So each day this week I’m looking at works of science fiction and fantasy which I think might be useful for organisations, institutions, companies and communities who are trying to get ready for the shape of things to come.
First up is Matthew de Abaitua’s If Then, a neat example of how sci-fi can speak to our present moment. It’s one you ought to read if you’re interested in the social implications of AI or the value of keeping our heritage alive in the digital age.
De Abaitua convincingly imagines a world which has survived the crash of our current, digitally-accelerating world order without quite devolving into Mad Max territory.
In the wake of a global collapse, the historic English town of Lewes has been given over to the Process, an algorithmic technology which seeks to maximise wellbeing for the community, monitoring its members via an implant. Life is not pleasant and many of today’s modern conveniences have been lost to the future folk living in the ruins of our time, but society has adapted to make the best of the situation.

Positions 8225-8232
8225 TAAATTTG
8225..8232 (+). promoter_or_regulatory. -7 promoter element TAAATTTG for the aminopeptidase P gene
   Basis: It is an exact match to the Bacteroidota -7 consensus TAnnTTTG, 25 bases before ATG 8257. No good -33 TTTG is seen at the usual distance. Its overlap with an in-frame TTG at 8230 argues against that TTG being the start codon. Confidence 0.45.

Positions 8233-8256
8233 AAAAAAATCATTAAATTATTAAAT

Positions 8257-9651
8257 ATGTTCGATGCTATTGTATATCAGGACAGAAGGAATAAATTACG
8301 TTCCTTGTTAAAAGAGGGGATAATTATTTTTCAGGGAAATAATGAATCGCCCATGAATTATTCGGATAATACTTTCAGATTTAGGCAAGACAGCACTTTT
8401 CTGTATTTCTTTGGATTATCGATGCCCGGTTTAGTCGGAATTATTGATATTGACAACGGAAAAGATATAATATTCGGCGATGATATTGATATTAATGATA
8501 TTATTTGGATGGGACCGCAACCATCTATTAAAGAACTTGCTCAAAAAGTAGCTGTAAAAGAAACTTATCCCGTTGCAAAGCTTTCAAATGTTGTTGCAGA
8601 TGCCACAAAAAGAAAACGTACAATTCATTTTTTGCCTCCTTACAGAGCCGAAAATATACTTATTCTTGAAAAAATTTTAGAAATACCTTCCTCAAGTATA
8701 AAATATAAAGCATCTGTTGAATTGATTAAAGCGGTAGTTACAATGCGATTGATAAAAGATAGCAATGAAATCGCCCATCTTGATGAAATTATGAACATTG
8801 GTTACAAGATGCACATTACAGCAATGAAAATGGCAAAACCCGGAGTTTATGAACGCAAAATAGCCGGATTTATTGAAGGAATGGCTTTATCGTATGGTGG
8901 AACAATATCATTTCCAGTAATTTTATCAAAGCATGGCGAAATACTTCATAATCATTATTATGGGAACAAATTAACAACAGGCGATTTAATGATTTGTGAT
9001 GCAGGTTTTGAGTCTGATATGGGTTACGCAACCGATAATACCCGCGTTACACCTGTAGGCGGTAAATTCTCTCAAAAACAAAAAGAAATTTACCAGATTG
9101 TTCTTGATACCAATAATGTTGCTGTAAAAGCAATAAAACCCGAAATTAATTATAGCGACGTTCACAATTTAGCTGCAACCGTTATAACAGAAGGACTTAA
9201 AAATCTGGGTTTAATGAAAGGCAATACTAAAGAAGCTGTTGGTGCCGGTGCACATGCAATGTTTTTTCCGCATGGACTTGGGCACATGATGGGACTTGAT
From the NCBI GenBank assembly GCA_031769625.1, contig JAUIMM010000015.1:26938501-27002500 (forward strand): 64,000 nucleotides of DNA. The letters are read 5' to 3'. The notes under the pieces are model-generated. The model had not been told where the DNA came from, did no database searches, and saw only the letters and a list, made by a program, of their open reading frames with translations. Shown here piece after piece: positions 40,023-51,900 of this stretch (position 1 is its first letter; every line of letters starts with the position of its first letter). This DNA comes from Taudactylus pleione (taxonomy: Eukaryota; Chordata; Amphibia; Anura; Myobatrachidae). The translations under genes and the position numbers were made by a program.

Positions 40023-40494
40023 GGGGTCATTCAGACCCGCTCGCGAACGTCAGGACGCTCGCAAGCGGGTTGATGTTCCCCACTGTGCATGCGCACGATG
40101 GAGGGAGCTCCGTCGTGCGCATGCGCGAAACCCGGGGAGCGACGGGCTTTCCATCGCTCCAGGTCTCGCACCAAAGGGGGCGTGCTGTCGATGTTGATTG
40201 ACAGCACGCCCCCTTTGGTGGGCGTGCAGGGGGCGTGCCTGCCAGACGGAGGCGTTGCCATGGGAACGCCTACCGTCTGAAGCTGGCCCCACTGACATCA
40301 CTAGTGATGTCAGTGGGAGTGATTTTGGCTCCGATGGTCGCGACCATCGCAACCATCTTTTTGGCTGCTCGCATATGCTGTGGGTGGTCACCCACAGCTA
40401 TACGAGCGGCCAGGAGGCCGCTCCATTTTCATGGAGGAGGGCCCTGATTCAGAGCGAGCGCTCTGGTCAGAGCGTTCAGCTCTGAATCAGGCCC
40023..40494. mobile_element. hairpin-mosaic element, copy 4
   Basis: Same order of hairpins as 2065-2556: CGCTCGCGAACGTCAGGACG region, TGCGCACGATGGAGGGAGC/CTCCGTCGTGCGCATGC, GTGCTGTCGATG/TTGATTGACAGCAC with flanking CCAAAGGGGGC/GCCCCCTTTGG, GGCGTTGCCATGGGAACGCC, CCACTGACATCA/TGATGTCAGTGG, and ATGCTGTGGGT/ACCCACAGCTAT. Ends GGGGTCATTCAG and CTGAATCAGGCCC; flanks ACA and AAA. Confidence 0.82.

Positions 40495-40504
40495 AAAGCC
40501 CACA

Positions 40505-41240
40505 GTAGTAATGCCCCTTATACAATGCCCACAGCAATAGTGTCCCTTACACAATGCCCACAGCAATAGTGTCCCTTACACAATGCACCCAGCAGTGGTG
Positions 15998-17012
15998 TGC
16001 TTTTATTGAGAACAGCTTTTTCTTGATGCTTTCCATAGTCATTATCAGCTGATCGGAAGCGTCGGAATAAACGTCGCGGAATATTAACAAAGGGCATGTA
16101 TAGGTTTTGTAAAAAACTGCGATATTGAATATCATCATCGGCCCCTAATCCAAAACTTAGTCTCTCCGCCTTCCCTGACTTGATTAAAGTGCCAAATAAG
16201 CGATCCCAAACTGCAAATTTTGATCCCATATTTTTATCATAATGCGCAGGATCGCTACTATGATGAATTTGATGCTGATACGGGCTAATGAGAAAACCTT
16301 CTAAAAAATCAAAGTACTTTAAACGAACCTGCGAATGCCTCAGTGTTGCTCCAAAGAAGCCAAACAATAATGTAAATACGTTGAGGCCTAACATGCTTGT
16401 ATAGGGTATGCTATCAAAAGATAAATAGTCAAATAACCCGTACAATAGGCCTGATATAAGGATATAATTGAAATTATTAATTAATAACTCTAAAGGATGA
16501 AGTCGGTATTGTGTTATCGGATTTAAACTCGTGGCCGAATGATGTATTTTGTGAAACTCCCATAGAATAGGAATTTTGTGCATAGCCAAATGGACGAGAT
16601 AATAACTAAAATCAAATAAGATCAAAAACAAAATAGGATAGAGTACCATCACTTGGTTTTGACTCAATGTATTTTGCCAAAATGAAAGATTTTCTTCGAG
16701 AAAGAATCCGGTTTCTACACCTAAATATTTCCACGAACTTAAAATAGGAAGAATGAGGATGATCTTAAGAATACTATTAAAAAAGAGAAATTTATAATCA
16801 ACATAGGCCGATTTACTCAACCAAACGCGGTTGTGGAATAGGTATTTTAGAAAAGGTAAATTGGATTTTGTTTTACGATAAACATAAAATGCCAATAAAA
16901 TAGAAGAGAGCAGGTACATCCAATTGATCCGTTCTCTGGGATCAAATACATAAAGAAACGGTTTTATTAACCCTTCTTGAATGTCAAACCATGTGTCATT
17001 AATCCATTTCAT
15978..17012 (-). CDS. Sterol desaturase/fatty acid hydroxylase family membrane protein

This grim riff on the Smart Cities agenda is troubling enough, but things get weirder when the Process starts making automata resembling soldiers from the First World War. What is going on? What data has it obtained from the community to suggest that what they really need is a rerun of the War to End All Wars?
De Abaitua deliciously smashes together today’s worst middle-class fears of economic catastrophe with the empire-fracturing legacy of the First World War. He equates our surrender to a digitised society with the soldiers’ incorporation into the imperial war machine – and, through some clever attention to historical detail, he suggests that our past might yet hold the key to a weird and hopeful future.
Stay tuned for some more scifi and fantasy tomorrow.